Born on November 2, 1795. He served his term from March 4, 1845 to March 4, 1849. His father was Samuel Polk and his mother was Jane Polk. James was the eldest of ten siblings, five brothers and four sisters. Although he was often sick as a child and survived a major operation for urinary stones as a teenager, he still received an education. James K. Polk was homeschooled before attending the University of North Carolina to study law.
Mr. Polk passed the North Carolina bar in 1820 and began his own practice shortly after in Colombia. When he decided to run for President, he chose the Democratic Party. However, during his candidacy he became know as the first "black horse" representative, meaning he was an unexpected winner. When James Polk got into office he had four goals: cut tariffs, reestablish an independent U.S. Treasury, secure the Oregon Territory and acquire the territories of California and New Mexico from Mexico. All of which he eventually fulfilled.
Life In Office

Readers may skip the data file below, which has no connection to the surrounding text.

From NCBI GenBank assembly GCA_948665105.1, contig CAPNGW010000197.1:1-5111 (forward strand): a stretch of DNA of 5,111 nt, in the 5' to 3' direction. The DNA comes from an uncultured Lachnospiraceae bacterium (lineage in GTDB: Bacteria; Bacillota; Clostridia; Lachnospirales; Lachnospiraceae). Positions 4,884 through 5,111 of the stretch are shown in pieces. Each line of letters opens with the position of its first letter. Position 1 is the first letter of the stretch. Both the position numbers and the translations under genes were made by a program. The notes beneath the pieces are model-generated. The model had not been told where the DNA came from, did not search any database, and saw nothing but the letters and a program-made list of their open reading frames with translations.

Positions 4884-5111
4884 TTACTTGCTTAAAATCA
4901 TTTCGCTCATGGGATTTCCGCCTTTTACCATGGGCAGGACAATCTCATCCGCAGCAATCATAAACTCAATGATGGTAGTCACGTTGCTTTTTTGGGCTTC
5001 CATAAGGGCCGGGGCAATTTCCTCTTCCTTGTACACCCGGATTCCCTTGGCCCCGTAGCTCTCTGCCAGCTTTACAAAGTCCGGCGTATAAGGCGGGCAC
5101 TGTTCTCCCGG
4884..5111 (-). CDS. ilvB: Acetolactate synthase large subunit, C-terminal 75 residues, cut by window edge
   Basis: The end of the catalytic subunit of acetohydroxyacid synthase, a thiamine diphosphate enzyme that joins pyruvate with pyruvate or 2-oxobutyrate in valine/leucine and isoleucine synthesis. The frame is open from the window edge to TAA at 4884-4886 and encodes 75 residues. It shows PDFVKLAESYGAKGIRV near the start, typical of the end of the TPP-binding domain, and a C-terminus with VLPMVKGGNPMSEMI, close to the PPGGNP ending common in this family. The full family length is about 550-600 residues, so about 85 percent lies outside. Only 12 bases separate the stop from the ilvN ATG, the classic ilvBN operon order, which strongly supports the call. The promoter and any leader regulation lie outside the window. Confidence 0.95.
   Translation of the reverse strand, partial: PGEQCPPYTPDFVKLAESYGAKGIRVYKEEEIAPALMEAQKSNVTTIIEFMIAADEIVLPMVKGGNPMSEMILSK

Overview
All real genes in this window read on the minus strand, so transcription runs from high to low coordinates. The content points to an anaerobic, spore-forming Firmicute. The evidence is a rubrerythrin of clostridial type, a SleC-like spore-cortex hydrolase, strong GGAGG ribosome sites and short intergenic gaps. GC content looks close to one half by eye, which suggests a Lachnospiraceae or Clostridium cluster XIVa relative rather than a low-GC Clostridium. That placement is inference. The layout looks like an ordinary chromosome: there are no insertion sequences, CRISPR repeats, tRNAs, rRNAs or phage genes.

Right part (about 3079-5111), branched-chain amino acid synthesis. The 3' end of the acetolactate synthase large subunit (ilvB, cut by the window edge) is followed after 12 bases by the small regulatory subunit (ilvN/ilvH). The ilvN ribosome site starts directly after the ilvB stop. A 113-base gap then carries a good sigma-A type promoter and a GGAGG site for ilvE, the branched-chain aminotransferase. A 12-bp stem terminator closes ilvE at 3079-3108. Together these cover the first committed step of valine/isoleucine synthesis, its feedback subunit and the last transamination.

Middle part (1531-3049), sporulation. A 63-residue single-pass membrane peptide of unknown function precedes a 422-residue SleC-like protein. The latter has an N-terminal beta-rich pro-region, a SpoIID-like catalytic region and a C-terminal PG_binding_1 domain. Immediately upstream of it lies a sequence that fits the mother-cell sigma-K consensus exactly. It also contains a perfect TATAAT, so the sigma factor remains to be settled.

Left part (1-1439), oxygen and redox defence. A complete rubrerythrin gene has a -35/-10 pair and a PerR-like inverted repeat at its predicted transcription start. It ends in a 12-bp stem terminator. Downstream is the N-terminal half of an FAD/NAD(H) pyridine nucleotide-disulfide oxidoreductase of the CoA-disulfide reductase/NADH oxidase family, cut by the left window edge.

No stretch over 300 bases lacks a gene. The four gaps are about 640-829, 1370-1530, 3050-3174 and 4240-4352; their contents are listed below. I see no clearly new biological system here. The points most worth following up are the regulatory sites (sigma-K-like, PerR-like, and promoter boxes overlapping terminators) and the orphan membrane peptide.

In 1845, the United States completed its annexation of Texas, which became the 28th state on December 29. Which led to a breakdown of diplomatic relations with Mexico. Thus leading the U.S to war in the Mexican-American War, which lasted for two years from 1846-1848. The United States won the war and, as a result, Mexico relinquished its hold on Texas. Polk also negotiated with Mexico for the land that makes up all or part of present-day California, Arizona, Colorado, Nevada, New Mexico, Utah and Wyoming in exchange for $15 million. With the Oregon Treaty of 1846, his administration gained full control of the present-day states of Washington, Oregon and Idaho, as well as parts of Montana and Wyoming. So, by the end of his four years, United States extended—for the first time—from the Atlantic Ocean to the Pacific Ocean. James Polk also created an independant U.S Treasury. He also established the U.S. Naval Academy, Smithsonian Institution and Department of Interior. He died on June 15, 1849 in Nashville, TN; age 53.